Description from Goodreads Expand the sharing movement to your community with Little Free Libraries and Tiny Sheds —your complete source for building tiny sharing structures, including plans for 12 different structures, step-by-step photography and instructions, inspirational examples, and maintenance.

Around the world, a community movement is underway featuring quaint landscape structures mounted on posts in front yards and other green spaces. Some are built for personal use, as miniature sheds for gardeners or as decorative accent pieces. More commonly, though, they are evidence of the growing trend toward neighborhood organization and community outreach.

This movement has been popularized by Wisconsin-based Lit…

Book Blitz; Don't Blame the Reckless by Maddyson Wilson

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Book Tag Saturday; Pride Flag Book Tag

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I came across the Pride Flag Book Tag over at The Book Dutchesses (originally created by Common Spence) and I decided to play along.
1. Red (Life) – A book with a spirited protagonist totally proud of who they are. Someone who gives you LIFE! Amal from Does My Head Look Big in This? by Randa Abdel-Fattah is a bit kick-ass when she decides to wear the hijab full time instead of part time and defends herself and her decision.
2. Orange (Healing) – A book that made you, as the reader, find a deeper meaning or catharsis in your own life. One book worth mentioning would be This Is About You: Amazing, Weird, Beautiful You by Mary England.
3. Yellow (Sunshine) – A book that fills you with so much joy it could brighten even your darkest day. A book that certainly gives me joy is Chocolat by Joanne Harris.
4. Green (Nature) – A book that is set out of this world — a reality different to our own. The Lunar Chronicles by Marissa Meyer.
5. Blue (Peace) – A book where one of the characters finds peace…

Book Blogger Hop; What Do You Like/Dislike About Self-Published Books?

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It's Friday and time for yet another Book Blogger Hop post, courtesy of Ramblings of a Coffee Addicted Writer. The question of the week was "What do you like/dislike about self-published books?".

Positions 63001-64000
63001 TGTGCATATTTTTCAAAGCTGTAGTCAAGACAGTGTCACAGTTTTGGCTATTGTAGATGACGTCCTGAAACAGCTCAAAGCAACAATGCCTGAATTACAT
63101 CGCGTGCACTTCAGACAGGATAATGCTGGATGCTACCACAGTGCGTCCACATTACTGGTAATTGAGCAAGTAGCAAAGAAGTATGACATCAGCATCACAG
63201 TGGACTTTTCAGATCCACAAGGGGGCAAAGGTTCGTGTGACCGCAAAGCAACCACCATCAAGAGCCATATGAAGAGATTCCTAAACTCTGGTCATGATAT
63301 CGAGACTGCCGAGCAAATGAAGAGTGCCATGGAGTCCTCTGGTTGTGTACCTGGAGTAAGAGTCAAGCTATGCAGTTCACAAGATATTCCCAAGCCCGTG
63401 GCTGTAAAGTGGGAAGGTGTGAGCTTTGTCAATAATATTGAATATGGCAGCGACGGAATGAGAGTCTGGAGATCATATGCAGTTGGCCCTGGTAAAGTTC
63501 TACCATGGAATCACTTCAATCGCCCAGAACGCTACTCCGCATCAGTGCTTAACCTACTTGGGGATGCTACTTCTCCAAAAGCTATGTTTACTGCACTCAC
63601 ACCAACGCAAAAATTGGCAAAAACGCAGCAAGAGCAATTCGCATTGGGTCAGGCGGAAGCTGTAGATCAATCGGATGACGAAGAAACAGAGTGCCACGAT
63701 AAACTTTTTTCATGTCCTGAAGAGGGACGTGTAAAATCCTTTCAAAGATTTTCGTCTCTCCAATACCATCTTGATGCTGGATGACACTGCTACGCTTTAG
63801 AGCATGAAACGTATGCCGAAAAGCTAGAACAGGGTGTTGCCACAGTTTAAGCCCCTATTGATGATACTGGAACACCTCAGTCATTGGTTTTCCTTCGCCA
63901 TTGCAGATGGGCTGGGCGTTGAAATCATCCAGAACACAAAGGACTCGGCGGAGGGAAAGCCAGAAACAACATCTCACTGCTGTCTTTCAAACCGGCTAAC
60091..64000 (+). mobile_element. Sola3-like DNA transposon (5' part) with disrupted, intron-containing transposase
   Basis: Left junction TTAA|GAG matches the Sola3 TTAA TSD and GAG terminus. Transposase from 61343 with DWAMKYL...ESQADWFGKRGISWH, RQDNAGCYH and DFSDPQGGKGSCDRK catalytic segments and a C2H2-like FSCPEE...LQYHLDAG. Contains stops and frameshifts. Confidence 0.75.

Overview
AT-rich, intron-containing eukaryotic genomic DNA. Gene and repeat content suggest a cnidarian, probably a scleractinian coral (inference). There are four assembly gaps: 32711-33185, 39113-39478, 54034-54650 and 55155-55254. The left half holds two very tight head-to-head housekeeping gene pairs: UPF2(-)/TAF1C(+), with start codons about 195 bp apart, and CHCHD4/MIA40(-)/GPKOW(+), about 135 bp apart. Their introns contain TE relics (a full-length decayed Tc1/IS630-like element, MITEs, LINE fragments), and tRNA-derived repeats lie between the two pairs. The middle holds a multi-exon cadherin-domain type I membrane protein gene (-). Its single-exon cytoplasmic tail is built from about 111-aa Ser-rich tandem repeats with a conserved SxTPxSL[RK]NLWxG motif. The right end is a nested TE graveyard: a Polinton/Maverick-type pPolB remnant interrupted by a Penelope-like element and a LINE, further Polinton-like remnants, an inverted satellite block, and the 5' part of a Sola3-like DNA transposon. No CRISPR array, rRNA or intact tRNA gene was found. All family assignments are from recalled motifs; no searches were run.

Book Blogger Hop One of the things I enjoy about self-published books are the variety of stories and in general hidden gems. What I do dislike, is that sometimes books can seem more like (rough) first drafts, having some plot holes, poor grammar/spelling and so on and in general perhaps needing an editor to look through the book. Althrough I like self-published books, please do the proper work beforehand so you don't look stupid afterwards.

Review; Beau and Bett by Kathryn Berla

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A while ago I recieved an ARC of the YA novel Beau and Bett by Kathryn Berla through Netgalley. I read it shortly afterwards and today I'll post my review.

Description from Goodreads
After Beau LeFrancois's mother wrecks Bett Diaz’s luxury SUV, his family faces an impossibly large bill—with no car insurance to help pay it. To pay off the debt, Beau spends his weekends working at the Diaz Ranch.

Beau’s prepared to work, but he’s definitely not prepared for the infamous temper of Bett Diaz, also known as "The Beast" at school. As Beau learns the secrets behind Bett’s tough exterior, he finds himself falling for her . . . until he catches Bett in a lie.

A contemporary twist on a classic fairy tale, Beau and Bett is a timely story of family, friendship, and the power of speaking out and standing up for yourself.

My Thoughts on the Book This was a fun read and I loved the gender reversal on the Beauty and the Beast. I loved Beau as a character and his family, but I felt th…

Wednesday Weekly Blogging Challenge; 8 Favourite Authors of Poetry

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It's Wednesday again, which means it's time for a new Wednesday Weekly Blogging Challenge courtesy of Long and Short Reviews. The theme of the week was favourite authors of X genre, so I chose poetry.
My picks are; Najwa Zebian Edgar Allan Poe  Sylvia Plath Pablo Neruda Lang Leav Rupi Kaur Michael Faudet William Shakespeare

Top Ten Tuesday; Books with LGBTQIA Characters

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It's Tuesday again, which means it's time for a new Top Ten Tuesday post courtesy of Artsy Reader Girl. As the theme was a character freebie, I decided to write a top ten list of books with LGBTQIA characters.
My picks are;
Under the Udala Trees by Chinelo Okparanta
The Almond by Nedjma
If You Could Be Mine by Sara Farizan
Tipping the Velvet by Sarah Waters
Wooing the Farmer by Jenny Frame
Fried Green Tomatoes at the Whistle Stop Cafe by Fannie Flagg
My Crunchy Life by Mia Kerick
Where Song Replaces Silence by Layla Dorine
Gender Queer: A Memoir by Maia Kobabe
Blue is the Warmest Color by Julie Maroh